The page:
My Favorite pages

 

What's this?remove

 
  • Sign in to use the “My Favorites” feature.
 

Connect with us on:

X Email this page:


OK Cancel


April is Fair Housing Month

 
WASHINGTON – April 3, 2014 – Each April, the U.S. Department of Housing and Urban Development (HUD) uses Fair Housing Month to mark the passage of the 1968 Fair Housing Act that passed shortly after the assassination of Dr. Martin Luther King Jr. This year’s Fair Housing Month theme is “Fair Housing is Your Right: Use It!”

The Fair Housing Act prohibits housing discrimination based on race, color, national origin, religion, sex, disability and family status.

HUD Secretary Shaun Donovan launched this year’s commemoration at an event featuring the new film “A Matter of Place,” which documents three personal stories of housing discrimination in New York City. Underwritten by a grant provided under HUD’s Fair Housing Initiative Program, the film profiles three examples of housing discrimination based on race, sexual orientation and source of income. It features commentary from legal experts, civil rights advocates and fair housing testers.

“This month is an opportunity to recommit to the principle that fair housing is an essential part of everything we do; every grant we make; every building we build; and every community we work with,” says Donovan. “And we will go to the mat in order to ensure the right of every American to fair housing. Although the times have changed, our commitment to this work remains as strong as ever. It is at the core of our mission.”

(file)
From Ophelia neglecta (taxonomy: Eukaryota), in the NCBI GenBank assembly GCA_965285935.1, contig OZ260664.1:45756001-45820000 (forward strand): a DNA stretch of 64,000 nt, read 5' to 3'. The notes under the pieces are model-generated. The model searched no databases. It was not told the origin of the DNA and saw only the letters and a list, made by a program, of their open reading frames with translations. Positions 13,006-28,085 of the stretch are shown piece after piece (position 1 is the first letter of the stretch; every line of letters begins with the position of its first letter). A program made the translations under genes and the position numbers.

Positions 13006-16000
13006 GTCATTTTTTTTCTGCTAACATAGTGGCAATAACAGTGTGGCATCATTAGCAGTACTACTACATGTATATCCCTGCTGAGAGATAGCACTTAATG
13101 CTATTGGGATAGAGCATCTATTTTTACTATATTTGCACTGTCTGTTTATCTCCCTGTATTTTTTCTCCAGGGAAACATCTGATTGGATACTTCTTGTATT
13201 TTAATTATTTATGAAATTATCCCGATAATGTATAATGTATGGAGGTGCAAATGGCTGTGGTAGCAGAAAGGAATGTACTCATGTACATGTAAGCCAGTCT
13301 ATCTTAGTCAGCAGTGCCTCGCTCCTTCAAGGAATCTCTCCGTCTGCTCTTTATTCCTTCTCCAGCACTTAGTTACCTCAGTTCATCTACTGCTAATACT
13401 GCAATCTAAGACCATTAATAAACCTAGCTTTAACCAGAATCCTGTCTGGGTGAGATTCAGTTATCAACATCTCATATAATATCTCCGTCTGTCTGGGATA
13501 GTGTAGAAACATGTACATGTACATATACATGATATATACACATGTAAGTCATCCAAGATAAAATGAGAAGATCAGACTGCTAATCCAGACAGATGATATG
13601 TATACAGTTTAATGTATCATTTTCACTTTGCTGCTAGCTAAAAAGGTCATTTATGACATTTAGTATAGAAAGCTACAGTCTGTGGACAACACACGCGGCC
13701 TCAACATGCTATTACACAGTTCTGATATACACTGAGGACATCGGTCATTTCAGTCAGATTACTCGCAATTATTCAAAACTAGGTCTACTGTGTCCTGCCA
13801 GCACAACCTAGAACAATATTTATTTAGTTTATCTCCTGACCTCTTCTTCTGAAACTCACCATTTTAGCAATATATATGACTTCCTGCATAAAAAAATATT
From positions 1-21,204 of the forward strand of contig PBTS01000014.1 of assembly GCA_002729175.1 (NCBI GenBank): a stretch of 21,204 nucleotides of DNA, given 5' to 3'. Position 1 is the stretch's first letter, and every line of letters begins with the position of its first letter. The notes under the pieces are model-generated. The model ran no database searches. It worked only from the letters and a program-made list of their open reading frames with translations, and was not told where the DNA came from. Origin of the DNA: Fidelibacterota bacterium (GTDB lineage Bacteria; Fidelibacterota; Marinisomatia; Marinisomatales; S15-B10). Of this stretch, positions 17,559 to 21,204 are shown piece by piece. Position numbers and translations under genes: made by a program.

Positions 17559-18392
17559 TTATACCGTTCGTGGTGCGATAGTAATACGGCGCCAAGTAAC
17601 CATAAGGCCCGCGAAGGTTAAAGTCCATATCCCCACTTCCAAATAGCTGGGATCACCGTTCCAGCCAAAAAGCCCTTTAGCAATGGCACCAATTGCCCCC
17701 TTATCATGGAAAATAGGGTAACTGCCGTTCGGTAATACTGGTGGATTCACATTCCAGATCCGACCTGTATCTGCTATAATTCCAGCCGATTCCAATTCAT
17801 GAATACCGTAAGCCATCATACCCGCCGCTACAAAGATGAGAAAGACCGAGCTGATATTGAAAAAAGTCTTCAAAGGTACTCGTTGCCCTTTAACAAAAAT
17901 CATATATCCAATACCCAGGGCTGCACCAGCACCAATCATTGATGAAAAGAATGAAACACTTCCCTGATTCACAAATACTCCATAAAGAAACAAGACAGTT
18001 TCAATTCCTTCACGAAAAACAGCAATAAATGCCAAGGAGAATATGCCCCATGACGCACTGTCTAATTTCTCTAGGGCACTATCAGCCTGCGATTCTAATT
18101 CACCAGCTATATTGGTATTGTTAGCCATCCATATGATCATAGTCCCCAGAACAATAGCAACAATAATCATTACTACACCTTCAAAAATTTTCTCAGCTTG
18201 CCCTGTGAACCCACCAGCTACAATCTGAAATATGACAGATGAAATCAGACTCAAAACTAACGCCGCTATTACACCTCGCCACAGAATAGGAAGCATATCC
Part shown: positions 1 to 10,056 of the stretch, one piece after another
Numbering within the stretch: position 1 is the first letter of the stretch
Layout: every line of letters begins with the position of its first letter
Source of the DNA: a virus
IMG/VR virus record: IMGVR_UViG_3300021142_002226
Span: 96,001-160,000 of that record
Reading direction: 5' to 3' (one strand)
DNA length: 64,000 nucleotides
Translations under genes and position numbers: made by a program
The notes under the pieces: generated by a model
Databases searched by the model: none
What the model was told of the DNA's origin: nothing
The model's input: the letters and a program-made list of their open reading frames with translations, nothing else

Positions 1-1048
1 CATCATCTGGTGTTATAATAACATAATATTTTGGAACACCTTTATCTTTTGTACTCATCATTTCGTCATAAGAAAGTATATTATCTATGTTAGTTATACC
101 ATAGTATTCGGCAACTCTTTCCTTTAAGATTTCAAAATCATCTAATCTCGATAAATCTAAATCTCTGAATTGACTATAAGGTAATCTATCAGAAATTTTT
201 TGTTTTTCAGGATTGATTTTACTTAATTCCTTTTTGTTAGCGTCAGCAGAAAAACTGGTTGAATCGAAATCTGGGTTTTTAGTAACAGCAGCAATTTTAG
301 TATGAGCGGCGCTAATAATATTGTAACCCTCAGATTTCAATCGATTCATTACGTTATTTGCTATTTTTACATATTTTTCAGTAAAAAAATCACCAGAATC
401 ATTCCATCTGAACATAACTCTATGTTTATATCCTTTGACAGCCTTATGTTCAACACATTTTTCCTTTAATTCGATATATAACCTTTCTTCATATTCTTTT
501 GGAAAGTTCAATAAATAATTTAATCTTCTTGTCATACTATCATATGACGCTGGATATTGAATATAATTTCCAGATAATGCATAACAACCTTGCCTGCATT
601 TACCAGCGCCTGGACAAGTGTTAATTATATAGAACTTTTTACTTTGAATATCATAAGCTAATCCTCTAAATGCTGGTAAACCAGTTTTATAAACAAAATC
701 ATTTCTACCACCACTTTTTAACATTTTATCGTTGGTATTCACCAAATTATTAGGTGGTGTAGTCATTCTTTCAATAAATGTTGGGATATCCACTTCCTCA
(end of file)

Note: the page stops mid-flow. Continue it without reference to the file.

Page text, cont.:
In addition to legal protections under the Fair Housing Act, about 20 states, the District of Columbia, and more than 150 cities, towns and counties also prohibit discrimination against lesbian, gay, bisexual and transgender (LGBT) individuals and families. In 2012, HUD published new regulations to ensure that its core housing programs are open to all eligible persons, regardless of their sexual orientation or gender identity.

In addition, 12 states, the District of Columbia, and several counties and municipalities protect persons against housing discrimination based on their source of income.

The HUD film, “A Matter of Place,” may also be viewed online.

Related Topics: Fair housing